All the Key Dates in the Lead-Up to the UK’s General Election 2024

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The United Kingdom is going to have a General Election on July 4th, 2024 to choose the political party that will lead the government for the next few years. 

Many people thought the election would happen in the autumn. Even British YouTubers started to make videos about it. But the Prime Minister, Rishi Sunak, announced the election date quite suddenly on May 22nd, 2024.

So what happens between now and July 4th? There are some key dates that are important to know about. These dates mark the different stages leading up to election day itself. Here are the major ones:

May 30th – Parliament Is Dissolved

On May 30th, the current Parliament was ‘dissolved.’ This means all the Members of Parliament (MPs) had to vacate or leave their seats. Parliament can’t meet or do any business once it’s dissolved for an election.

June 7th – Parties Pick Their Candidates

By June 7th, all the major political parties need to decide on their candidates for each local area or constituency.

June 5th to 15th – Party Manifestos Released

During this window in early June, the major parties will release their manifestos. A manifesto explains the party’s main ideas and plans if they get elected to run the government. It outlines the policies and programs they plan to enact.

June 18th – Voter Registration Deadline

To vote in the election, you need to be registered. June 18th is the cutoff date for getting registered to be able to vote on July 4th. Anyone who isn’t registered by then can’t vote this time.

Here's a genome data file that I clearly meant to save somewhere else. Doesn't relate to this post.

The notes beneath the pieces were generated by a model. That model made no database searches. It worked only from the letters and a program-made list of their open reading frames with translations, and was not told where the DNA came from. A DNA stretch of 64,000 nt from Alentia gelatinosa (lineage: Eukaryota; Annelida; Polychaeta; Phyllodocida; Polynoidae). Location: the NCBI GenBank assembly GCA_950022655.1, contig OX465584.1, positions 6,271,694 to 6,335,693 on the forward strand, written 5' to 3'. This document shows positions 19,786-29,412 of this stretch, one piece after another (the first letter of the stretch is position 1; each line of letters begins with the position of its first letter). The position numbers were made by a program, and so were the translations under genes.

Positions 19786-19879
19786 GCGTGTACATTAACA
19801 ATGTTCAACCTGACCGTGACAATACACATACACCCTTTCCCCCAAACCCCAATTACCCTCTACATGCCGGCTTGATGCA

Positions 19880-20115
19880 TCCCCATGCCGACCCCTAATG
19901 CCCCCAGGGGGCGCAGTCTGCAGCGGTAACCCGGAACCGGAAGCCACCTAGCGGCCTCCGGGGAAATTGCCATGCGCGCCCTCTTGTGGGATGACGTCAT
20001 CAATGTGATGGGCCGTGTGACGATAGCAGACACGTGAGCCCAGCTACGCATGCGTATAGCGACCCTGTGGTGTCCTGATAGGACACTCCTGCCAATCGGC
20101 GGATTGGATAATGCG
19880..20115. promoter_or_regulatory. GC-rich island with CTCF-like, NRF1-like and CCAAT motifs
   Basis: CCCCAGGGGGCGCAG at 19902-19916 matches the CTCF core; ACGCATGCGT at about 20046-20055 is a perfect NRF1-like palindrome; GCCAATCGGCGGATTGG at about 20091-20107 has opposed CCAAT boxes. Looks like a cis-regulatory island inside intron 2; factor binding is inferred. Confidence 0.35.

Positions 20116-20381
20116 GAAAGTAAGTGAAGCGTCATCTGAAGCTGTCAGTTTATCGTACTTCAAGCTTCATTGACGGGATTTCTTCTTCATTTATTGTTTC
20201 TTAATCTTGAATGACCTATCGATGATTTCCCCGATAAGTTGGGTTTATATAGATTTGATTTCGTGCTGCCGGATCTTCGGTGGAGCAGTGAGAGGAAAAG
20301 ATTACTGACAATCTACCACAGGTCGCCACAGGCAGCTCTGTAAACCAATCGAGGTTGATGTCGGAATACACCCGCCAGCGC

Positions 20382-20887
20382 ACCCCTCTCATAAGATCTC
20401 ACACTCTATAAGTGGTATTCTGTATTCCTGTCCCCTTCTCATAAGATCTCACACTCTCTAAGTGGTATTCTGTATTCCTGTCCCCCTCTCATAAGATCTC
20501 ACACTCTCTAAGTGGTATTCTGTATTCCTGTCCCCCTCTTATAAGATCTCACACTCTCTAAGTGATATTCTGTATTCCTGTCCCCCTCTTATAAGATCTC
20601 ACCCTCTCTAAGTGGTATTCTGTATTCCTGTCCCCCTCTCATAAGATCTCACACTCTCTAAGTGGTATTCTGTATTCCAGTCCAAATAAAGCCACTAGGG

July 4th – Election Day!

This is the big day when voting happens across the whole country. People will go to their local polling stations and cast their votes between 7 am and 10 pm on July 4th. The results that night will decide which party the UK election odds favor and go on to form the next government.

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Once the votes are tallied up, there are a couple more key dates after July 4th:

July 9th – New MPs Are Sworn In

The people who got elected as the new Members of Parliament will be sworn into those roles on July 9th.

July 17th – State Opening of New Parliament

On July 17th, there will be an official State Opening ceremony for the new Parliament session. This is when the new government outlines all the laws and policies it wants to put in place.

There could also be a new Budget announced in the fall by the winning party. This would let them make changes to taxes, spending, and other financial matters.

Final Thoughts

Looking at those key dates between now and July 4th, one can see that it’s a fairly condensed schedule for a snap general election. Looking at public opinion, people are more confident in the Labour Party.

According to a Redfield & Wilton Strategies voting intention survey, the Labour Party is ahead of the Conservatives by a massive 26 points, with 45% for Labour and only 19% for the Conservatives. The poll also shows Reform UK closing in on the Conservatives, with 17% support compared to the Tories’ 19%.

However, a lot could happen in the next six weeks before the election. Anything can change during the campaign period as the parties try to win over voters. The party manifestos and TV debates will likely play a big role in determining people’s votes.

No matter who ends up winning on July 4th, it is certain that the UK is getting a lot of new MPs this time as many current ones have decided to step down after this term. So the next government will have plenty of fresh faces in Parliament.


Q1. Why Did the Prime Minister Call for a General Election on July 4th, 2024, Rather Than Waiting Until the Autumn?

The Prime Minister, Rishi Sunak, announced the election date earlier than expected to seek a new mandate from the electorate before the end of the current parliamentary term. This decision was made to potentially capitalize on favorable polling and political circumstances.

Q2. What Does It Mean When Parliament Is Dissolved?

Dissolution of Parliament occurs when all Members of Parliament (MPs) vacate their seats. During this period, Parliament ceases to function, and no official business can be conducted until after the election results are declared.

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